It's all about the feelings... was a performance that takes a peek inside AI and emotion recognition, presented as part of EFI's Love Machine Spring Event Series, with a Q&A chaired by Dr Karen Gregory.
Emotional, empathic, sentiment recognition systems, is an area of AI of significant implication for our current and near future lives. Pitched as capturing ‘real-time emotion’ and ‘non-conscious responses’, they have been developed as a method to measure and map our emotional expressions. Current real world use cases include HR, market research, post-natal parenting and education, near future uses include potential use within border control and a planned integration within the production of all new cars in the EU from 2024.
However, there are serious concerns about both the efficacy of these technologies and the ethics of use. In October 2022, the UK Information Commission warned companies to steer clear of emotional analysis technologies or face fines, due to “pseudoscientific” nature of the field as well as citing the potential of technology to breach people’s rights and break laws. Central to these concerns is the reductive nature of these systems and the problematic standardised categorisations embedded within their databases, which present serious issues of representation and bias, with the potential to reinforce inequalities, including racism, sexism, ageism and ableism.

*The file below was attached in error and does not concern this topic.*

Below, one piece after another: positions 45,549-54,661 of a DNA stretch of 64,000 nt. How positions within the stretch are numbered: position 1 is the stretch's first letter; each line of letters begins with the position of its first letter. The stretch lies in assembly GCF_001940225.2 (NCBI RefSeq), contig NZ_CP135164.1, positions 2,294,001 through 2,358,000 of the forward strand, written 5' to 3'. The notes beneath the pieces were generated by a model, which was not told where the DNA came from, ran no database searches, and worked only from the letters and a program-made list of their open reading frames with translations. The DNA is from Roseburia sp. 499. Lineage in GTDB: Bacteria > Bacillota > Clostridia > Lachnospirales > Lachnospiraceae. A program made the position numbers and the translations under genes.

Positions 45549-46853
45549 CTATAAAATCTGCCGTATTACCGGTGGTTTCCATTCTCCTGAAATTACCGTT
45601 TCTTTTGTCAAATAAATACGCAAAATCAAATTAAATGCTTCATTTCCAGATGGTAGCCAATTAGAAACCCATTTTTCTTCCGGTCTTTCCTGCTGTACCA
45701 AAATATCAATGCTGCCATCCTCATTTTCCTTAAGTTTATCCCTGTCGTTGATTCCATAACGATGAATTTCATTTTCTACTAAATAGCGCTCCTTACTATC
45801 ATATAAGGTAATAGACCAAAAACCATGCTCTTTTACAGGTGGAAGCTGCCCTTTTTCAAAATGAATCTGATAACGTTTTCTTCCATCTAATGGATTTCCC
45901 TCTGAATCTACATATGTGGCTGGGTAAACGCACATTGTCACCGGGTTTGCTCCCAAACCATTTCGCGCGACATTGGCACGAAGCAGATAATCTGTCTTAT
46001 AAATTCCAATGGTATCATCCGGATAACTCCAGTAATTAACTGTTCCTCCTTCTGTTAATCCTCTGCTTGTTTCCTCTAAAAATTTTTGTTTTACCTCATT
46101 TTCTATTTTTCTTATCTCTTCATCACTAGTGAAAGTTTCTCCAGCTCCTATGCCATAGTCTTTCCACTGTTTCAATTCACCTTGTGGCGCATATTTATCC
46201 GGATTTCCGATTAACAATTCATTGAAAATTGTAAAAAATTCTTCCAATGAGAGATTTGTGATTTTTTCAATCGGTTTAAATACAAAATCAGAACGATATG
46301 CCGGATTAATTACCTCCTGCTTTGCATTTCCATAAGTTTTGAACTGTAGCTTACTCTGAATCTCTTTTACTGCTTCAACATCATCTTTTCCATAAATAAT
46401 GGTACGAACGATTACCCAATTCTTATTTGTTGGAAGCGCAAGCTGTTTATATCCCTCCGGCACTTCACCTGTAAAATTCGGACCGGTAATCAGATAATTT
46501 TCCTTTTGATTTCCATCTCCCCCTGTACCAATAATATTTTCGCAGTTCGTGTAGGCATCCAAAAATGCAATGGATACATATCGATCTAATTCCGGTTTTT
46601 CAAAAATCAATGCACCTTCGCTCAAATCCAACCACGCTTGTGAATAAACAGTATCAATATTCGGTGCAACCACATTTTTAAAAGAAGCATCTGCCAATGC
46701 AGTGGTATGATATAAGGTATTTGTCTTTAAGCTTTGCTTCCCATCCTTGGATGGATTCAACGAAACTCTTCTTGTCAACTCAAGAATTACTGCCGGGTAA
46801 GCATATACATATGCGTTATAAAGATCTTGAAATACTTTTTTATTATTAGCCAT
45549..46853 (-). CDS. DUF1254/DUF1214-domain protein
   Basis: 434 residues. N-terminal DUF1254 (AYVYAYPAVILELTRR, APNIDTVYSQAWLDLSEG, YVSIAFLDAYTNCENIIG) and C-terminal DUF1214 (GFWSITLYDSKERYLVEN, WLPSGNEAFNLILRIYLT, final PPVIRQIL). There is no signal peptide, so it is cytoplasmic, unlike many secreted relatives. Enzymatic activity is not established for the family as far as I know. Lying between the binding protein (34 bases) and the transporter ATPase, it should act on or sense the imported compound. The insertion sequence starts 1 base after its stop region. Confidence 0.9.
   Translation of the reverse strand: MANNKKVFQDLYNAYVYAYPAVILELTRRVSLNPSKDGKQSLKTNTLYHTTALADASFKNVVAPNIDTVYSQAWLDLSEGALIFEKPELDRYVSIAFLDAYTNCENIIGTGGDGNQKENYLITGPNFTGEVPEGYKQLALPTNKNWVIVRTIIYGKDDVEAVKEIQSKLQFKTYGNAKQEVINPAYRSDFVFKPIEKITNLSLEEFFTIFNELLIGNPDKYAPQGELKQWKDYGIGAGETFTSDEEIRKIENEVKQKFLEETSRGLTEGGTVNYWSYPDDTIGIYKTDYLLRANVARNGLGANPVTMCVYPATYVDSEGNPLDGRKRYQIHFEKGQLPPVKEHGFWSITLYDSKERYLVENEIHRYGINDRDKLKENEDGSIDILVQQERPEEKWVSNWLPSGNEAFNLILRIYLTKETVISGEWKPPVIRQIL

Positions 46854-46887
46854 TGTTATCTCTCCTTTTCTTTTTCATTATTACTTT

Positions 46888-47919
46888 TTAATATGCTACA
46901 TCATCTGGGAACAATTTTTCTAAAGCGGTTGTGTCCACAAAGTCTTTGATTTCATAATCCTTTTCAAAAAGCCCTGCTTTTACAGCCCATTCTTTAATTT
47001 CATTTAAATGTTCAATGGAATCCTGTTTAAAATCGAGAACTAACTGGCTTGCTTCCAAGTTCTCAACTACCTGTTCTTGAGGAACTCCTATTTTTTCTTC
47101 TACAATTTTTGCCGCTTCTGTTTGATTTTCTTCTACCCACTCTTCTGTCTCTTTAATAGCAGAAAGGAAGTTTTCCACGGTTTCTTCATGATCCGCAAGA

But how does sentiment recognition technology actually work and how accurate is it? This performance will reveal how emotional AI databases actually work, behind the smoke and mirrors. It will tease out the affect these technologies might have on our near futures and behaviours, and present an opportunity to think about appropriate, fair real-world application and uses of AI technologies.
‘It’s All About the Feelings…’ is a creative research project led by Beverley Hood, an artist and Reader in Technological Embodiment & Creative Practice at the University of Edinburgh, featuring actor, Pauline Goldsmith.
This event was presented by the Centre for Data, Culture and Society, and supported by The New Real, Tramway Supports, Edinburgh College of Art, the Edinburgh Futures Institute, Creative Informatics and Cove Park.